Happy World Population Day! Sex Ed and Family Planning Means Healthier Women and Children

In 1989, the United Nations Development Programme named July 11 World Population Day—an annual reminder that issues around population lead to aggravated pollution, the overuse of natural resources, water shortages and poverty, among other things. Improving access to family planning education and services is intimately related to addressing overpopulation, but as we celebrate the 25th World Population Day, 222 million women in the developing world and many in the developed world lack access to necessary reproductive health care.

Without family planning, women often have more children in a shorter amount of time, making it more difficult to acquire necessary food, water, education and other resources, explained Michael Brune, executive director of the Sierra Club, in a blog post. These shortages then augment poverty, natural resource abuse and pollution. The relationship between these issues was further discussed by five speakers in a Google Hangout hosted by the Sierra Club today.

The speakers noted that not only does family planning improve women’s and children’s quality of life, it improves a woman’s ability to work with her community and address issues such as resource conservation.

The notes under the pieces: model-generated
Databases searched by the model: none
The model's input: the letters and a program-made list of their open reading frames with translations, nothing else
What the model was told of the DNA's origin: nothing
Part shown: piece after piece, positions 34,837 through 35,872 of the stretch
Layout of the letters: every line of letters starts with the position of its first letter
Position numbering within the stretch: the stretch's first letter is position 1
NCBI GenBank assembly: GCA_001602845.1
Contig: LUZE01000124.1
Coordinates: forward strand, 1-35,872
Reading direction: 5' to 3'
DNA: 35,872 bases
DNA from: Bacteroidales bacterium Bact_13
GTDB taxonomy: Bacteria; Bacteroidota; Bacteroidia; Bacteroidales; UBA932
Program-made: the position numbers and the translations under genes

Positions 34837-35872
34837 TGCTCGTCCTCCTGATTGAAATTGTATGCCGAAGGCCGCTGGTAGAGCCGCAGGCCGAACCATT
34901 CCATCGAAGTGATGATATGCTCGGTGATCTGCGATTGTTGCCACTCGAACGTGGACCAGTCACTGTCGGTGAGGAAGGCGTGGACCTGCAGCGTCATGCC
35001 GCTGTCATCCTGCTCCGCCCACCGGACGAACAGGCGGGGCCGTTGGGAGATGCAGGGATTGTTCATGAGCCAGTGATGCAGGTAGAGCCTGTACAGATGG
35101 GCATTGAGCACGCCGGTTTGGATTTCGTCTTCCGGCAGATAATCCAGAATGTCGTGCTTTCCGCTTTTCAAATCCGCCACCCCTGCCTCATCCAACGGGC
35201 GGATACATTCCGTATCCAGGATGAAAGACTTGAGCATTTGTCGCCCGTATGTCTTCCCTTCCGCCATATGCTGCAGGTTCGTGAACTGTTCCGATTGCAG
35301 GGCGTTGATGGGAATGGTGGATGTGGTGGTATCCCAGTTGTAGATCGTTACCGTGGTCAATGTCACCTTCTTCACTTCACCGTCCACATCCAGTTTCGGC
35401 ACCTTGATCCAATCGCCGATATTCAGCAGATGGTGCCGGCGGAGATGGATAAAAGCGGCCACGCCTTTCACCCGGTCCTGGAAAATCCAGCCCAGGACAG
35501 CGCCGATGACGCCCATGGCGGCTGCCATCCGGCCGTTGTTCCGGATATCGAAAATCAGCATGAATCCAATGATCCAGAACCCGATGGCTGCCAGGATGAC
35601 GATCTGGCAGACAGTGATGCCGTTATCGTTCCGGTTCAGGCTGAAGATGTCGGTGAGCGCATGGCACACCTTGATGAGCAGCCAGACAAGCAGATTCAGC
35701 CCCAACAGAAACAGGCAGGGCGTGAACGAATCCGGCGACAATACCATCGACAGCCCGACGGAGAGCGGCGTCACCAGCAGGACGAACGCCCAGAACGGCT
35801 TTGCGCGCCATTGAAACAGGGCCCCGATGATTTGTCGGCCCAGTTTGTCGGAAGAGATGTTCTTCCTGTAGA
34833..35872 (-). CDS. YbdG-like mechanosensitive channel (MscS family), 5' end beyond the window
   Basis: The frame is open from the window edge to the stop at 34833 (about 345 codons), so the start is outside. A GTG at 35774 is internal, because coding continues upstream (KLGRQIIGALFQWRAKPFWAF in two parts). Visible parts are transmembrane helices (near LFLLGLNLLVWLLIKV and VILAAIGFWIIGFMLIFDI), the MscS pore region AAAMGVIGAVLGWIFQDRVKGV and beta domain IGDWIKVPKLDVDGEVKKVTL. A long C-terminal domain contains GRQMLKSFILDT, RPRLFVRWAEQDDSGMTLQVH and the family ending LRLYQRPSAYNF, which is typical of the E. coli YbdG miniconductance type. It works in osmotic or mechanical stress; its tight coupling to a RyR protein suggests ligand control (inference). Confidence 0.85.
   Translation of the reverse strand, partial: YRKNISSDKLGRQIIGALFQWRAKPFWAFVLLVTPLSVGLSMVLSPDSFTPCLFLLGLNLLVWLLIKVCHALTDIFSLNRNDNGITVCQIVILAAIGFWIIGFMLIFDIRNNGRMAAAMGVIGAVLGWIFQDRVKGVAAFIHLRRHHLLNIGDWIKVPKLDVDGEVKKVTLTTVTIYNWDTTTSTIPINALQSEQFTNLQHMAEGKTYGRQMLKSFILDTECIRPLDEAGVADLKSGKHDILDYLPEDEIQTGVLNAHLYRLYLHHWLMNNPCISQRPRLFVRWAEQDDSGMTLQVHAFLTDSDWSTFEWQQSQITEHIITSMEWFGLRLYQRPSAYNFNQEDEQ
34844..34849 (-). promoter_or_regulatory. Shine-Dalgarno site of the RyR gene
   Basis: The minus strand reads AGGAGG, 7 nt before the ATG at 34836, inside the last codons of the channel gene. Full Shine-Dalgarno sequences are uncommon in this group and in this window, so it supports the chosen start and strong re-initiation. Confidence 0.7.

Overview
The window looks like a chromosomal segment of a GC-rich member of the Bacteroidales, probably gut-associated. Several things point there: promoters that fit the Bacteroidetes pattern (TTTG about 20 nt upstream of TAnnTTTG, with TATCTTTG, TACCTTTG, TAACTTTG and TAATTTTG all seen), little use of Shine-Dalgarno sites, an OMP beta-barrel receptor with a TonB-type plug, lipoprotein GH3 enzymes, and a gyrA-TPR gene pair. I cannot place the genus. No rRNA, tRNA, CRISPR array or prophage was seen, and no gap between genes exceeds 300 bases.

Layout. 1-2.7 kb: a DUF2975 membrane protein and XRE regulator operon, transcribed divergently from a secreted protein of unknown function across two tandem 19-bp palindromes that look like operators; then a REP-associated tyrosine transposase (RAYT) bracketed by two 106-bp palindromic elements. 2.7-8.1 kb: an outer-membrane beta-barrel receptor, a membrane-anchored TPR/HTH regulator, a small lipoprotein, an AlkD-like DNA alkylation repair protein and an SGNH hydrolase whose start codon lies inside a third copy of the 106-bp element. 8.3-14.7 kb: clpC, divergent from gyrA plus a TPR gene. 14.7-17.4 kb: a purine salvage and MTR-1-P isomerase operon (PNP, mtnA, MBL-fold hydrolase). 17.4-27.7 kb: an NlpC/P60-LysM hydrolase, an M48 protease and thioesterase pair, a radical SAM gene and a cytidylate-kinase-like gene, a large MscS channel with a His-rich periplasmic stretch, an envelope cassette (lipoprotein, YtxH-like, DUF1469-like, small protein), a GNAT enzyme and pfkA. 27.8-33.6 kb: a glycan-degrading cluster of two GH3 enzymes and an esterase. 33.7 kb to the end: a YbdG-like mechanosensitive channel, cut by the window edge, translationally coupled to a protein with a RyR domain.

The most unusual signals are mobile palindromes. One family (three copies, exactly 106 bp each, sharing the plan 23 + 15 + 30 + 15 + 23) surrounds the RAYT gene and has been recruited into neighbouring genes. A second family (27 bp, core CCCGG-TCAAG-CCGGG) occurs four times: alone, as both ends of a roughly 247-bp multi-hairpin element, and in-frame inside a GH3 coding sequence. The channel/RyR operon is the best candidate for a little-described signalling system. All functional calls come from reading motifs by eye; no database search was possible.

“Because of poor maternal health, women weren’t really able to engage in issues related to the community,” said Vik Mohan, director of the community health program for the conservation group Blue Ventures. He focused on the impact of family planning education and services in a rural community in southwest Madagascar, explaining that prior to Blue Ventures’ work in the community, women would have to walk 50 km through forests to reach a clinic in a nearby town. As a result, women often had more children than they desired, and the population growth led to unsustainable fishing and the collapse of the fisheries.

In 2007, Blue Ventures opened a reproductive health clinic, and on its opening day, Mohan said, 20 percent of all women of reproductive age in the community came to the clinic seeking contraception. Over the course of six years, training women to be community health workers, improving access to contraception and midwives and other initiatives have led to a 45 percent drop in the birthrate and a 45 percent increase in women using contraception.

As a result, Mohan noted that women felt more empowered to discuss and work on overfishing in the community and began taking a greater interest in conservation and biodiversity efforts. Men also became more interested in family planning.

A. Tianna Scozzaro, a population and climate associate for Population Action International, also noted the relationship between improving access to family planning and addressing community-wide food shortages in Malawi. She described a mother of eight who lived on an island in the center of a lake. The family subsisted on reeds from wetlands and often faced food insecurity and poor nutrition due to droughts. Without family planning, she would not be able to provide enough food for her children, and having more children would simultaneously burden local resources necessary for the growth of the entire community.